Alabama governor confident in oil containment efforts

Governor Bob Riley on Tuesday flew in an Alabama National Guard Blackhawk helicopter to view efforts to protect Alabama's coast from the oil slick out in the gulf (photo source Robin Cooper, Governor's Office)
Governor Bob Riley on Tuesday flew in an Alabama National Guard Blackhawk helicopter to view efforts to protect Alabama's coast from the oil slick out in the gulf (photo source Robin Cooper, Governor's Office)

By Dennis Washington

MOBILE, AL (WBRC) - Alabama Gov. Bob Riley said he believes the state will be able to stop oil from overtaking the coastline.

"As long as we have the time... I think we can."

Riley spoke Tuesday at a news conference in Mobile after taking a helicopter tour of the Alabama coastline. Riley, along with the U.S. Coast Guard and BP officials, surveyed efforts underway to stop oil if it does reach the coastline.

"This truly is a team effort, and i think as long as we see this oil spill continuing to diminish, it gives us much more confidence we are going to be able to control it," Riley said.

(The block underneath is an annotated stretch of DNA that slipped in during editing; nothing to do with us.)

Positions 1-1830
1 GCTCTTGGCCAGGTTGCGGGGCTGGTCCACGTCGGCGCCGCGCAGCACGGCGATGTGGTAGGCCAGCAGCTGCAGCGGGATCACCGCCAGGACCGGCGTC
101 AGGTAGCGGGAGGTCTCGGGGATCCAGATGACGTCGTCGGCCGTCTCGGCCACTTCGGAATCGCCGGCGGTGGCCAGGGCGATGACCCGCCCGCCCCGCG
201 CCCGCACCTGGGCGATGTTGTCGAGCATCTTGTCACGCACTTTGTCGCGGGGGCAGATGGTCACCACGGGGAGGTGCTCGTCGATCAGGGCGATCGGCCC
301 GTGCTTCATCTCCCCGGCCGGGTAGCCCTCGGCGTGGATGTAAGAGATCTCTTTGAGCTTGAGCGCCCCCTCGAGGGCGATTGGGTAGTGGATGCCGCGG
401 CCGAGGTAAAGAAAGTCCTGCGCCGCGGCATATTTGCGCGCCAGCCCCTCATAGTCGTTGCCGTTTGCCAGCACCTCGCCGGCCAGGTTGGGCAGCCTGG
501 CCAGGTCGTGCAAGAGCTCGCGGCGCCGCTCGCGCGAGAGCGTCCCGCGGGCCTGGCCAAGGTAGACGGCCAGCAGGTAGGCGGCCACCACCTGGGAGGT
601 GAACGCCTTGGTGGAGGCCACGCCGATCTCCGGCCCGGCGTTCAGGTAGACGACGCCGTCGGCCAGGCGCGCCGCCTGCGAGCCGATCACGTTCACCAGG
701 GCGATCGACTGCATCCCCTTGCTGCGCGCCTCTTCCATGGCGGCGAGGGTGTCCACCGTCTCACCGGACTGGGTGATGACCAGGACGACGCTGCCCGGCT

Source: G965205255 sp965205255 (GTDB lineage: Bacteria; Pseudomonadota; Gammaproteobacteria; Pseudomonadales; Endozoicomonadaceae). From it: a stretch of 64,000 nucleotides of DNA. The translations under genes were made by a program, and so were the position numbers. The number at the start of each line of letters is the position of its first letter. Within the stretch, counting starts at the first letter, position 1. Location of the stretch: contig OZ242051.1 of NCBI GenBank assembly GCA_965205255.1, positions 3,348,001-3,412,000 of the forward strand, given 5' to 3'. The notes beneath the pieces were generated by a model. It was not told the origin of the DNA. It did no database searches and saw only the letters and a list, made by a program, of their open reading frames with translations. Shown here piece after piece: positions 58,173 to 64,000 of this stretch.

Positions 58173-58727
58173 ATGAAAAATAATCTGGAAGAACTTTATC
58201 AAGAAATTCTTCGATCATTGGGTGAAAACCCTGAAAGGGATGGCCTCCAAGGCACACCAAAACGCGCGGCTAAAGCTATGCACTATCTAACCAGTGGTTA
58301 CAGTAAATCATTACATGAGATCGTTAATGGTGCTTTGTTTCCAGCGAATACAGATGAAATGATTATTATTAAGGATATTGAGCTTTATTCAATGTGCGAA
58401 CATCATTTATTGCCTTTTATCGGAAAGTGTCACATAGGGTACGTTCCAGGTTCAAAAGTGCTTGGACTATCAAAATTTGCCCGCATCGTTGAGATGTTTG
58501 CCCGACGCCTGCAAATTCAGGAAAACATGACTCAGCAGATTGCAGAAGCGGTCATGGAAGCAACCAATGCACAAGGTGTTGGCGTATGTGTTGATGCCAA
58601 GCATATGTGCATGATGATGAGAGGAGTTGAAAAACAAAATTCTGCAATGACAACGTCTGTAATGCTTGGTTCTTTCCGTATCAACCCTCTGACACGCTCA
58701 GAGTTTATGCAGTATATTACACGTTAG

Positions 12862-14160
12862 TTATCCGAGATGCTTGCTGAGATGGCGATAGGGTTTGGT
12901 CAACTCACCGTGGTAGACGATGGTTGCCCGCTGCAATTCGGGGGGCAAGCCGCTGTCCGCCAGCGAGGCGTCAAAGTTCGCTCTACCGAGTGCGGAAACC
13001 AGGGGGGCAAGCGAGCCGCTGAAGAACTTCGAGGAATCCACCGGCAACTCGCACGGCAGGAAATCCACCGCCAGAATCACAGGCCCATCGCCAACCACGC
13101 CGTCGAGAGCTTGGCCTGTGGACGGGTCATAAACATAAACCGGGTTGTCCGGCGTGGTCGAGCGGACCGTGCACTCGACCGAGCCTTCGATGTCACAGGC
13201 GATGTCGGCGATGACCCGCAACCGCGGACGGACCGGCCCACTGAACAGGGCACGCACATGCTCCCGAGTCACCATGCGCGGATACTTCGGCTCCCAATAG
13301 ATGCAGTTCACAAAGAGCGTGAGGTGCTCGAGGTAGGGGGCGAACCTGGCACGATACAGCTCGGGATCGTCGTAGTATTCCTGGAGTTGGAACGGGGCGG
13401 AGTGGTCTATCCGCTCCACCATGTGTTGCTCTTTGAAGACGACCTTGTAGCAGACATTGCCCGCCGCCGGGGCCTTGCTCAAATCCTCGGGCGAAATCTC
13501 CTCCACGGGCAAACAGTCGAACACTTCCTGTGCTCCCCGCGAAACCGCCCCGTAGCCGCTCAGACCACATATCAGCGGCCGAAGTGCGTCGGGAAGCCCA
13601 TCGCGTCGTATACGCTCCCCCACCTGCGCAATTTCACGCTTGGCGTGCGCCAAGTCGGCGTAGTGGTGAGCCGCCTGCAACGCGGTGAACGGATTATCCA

BP officials and the Coast Guard said Tuesday the oil slick was moving slower than predicted and, in some places, had actually shrunk.  The oil slick was more than 30 miles away from the Alabama coastline and was not expected to reach the Alabama coast until Friday at the earliest.

Earlier Tuesday, reports from Louisiana said the oil slick had reached shore, but state and BP officials said Tuesday afternoon they had not found the oil slick along the coastline.

BP said more than 10,000 people had signed up as volunteers to help with containment and cleanup efforts. In addition, more than 1,000 boat applications had been submitted from boat owners offering their vessels to help.

BP also offered some good news on efforts to stop the oil leak.  The company said it was very close to sealing one of the three leaks on the ocean floor.  It hoped to have that part of the pipe capped and sealed by Wednesday morning.

In addition, BP said a 72 ton, 4-story, steel container it plans to use to funnel the leaking oil to the surface will depart for the wreckage site at noon Wednesday. BP said if all goes well and the structure works as intended, it could begin capturing more than 80 percent of the leaking oil by Monday.

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